The low pressure process for preparing such low pressure polymers is well known in the art as explained in Belgian Patent 538,782, in the Scientific American, September 1957, pages 98 et seq., and elsewhere. The catalyst systems as illustrated hereinabove and in the prior art cited herein include insoluble reaction products obtained by partially reducing a reducible, heavy transition ice compound of a group IV-B, V-B, VLB or VIII metal, e.g., Ti or V halides, with a reducing group I to III metalcontaining material such as an organometallic compound of an alkali metal, an alkaline earth metal, a rare earth metal, zinc or the like. Monomeric propylene can be polymerized in an inert hydrocarbon solvent such as xylene, isopentane, hexane, heptane, etc., at a pressure of 0 to 500 p.s.i.g., at a temperature of 0 to C. using a catalyst concentration of 0.1 to 0.5 percent based on the reaction mixture including the solvent. When the desired polymerization has been achieved, an alkanol can be added and the precipitated polymer removed by filtration and washed. Such processes, as already mentioned, are well known in the art and are subject to considerable variation. The polymers produced, such as solid polypropylene, have a high degree of crystallinity and molecular weights from well below 50,000 up into the millions. The processes referred to cover not only the polymerization of propylene but also peutene-l, 3-methylbutene-l, 4- methylpentene-l, 3,3 dimethylbutene 1, butene 1, and other polymerizable a-mono-olefins. The most advan tageously useful of these at the present time is propylene from which is prepared the above-described solid polypropylene by a low pressure process.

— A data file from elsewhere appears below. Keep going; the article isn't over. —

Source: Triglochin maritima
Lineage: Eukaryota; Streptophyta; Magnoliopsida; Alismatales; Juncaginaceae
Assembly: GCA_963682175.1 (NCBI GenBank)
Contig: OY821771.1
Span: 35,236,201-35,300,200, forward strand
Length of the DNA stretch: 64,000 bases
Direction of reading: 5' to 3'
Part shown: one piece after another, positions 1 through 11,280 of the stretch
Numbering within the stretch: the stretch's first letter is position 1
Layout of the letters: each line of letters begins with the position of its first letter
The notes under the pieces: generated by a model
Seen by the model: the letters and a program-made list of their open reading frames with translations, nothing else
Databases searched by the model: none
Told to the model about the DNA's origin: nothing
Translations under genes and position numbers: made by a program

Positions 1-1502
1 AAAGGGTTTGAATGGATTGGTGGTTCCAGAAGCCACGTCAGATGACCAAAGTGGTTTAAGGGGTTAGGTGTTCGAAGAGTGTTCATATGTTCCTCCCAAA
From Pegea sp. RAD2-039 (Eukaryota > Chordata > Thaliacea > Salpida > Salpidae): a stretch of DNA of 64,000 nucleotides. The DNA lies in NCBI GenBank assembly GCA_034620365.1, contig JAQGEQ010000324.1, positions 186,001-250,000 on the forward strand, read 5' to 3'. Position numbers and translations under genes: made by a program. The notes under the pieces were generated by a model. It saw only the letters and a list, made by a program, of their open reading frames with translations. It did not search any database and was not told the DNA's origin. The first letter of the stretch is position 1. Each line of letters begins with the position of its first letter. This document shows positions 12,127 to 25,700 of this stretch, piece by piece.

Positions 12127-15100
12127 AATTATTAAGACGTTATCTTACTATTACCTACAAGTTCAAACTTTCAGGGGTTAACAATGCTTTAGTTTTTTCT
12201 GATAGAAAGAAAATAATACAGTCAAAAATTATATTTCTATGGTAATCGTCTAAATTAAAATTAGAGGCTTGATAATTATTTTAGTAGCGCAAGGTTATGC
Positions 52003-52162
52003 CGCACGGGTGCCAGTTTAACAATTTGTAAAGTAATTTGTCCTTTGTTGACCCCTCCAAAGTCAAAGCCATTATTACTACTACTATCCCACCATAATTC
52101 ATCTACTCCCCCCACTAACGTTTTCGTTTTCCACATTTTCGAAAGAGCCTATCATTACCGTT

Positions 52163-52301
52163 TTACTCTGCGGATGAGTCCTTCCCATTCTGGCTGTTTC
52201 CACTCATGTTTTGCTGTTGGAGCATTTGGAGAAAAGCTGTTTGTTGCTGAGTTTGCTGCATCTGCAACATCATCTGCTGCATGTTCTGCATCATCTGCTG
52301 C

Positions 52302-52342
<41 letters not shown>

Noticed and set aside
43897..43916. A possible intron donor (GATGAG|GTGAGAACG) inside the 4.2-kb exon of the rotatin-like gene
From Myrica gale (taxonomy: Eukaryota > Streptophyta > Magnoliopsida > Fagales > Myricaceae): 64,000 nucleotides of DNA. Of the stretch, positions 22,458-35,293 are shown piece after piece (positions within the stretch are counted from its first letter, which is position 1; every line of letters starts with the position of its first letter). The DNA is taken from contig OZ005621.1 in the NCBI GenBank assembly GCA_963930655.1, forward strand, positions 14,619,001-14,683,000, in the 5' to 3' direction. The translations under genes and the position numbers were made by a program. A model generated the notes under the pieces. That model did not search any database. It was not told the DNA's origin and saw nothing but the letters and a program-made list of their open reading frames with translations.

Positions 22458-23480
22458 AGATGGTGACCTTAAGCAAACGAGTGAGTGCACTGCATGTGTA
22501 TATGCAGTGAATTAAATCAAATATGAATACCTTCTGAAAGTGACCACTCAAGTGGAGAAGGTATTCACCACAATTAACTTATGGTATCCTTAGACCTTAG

The zinc dialkyldithiocarbamates which can be employed include those wherein each alkyl radical contains from 3 to 20 carbon atoms, e.g., propyl, butyl, isobutyl, hexyl, decyl, octadecyl, etc. The alkyl radicals need not be the same. The most readily available is the dibutyl compound known as Butyl Zimate. Various alkylated phenols which can be employed include 2,6-di-t-butyl-pcresol which is abbreviated BHT, 2,6-didodecyl-p-cresol, 2,6-bis-(l-methylheptadecyl)-p-cresol and other related compounds, especially the 2,6-dialkyl-p-cresols wherein the alkyl radicals can be the same or difierent and contain from 3 to 20 carbon atoms as illustrated above.
Various alkylidenebisphenols which can be employed include 4,4'-butylidenebis-(6-t-butyl-m-cresol) 2,2'-methylenebis[6-(l-methylcyclohexyl)-p-cresol], which is abbreviated MBC, and other related compounds, especially alkylidenebis(6-alkylated cresols) wherein the alkylidene radical contains from 1 to 6 carbon atoms and each alkyl radical contains from 1 to 8 carbon atoms.
Various trihydroxyphenylketones which can be employed include 2,4,5-trihydroxybutyrophenone which can be abbreviated THBP, 2,4,5-trihydroxystearrophenone which can be abbreviated THSP, and other related compounds, especially the 2,4,S-trihydroxyacylphenones wherein the acyl radical contains from 2 to 18 carbon atoms.
Stabilized polypropylene can be prepared by dissolving the additives in a solvent such as acetone, coating particles of the polymer with this solution and drying so as to remove the solvent. The dried particles can then be used to mold specimens for such test purposes as illustrated in Table 1A and Table 1B below.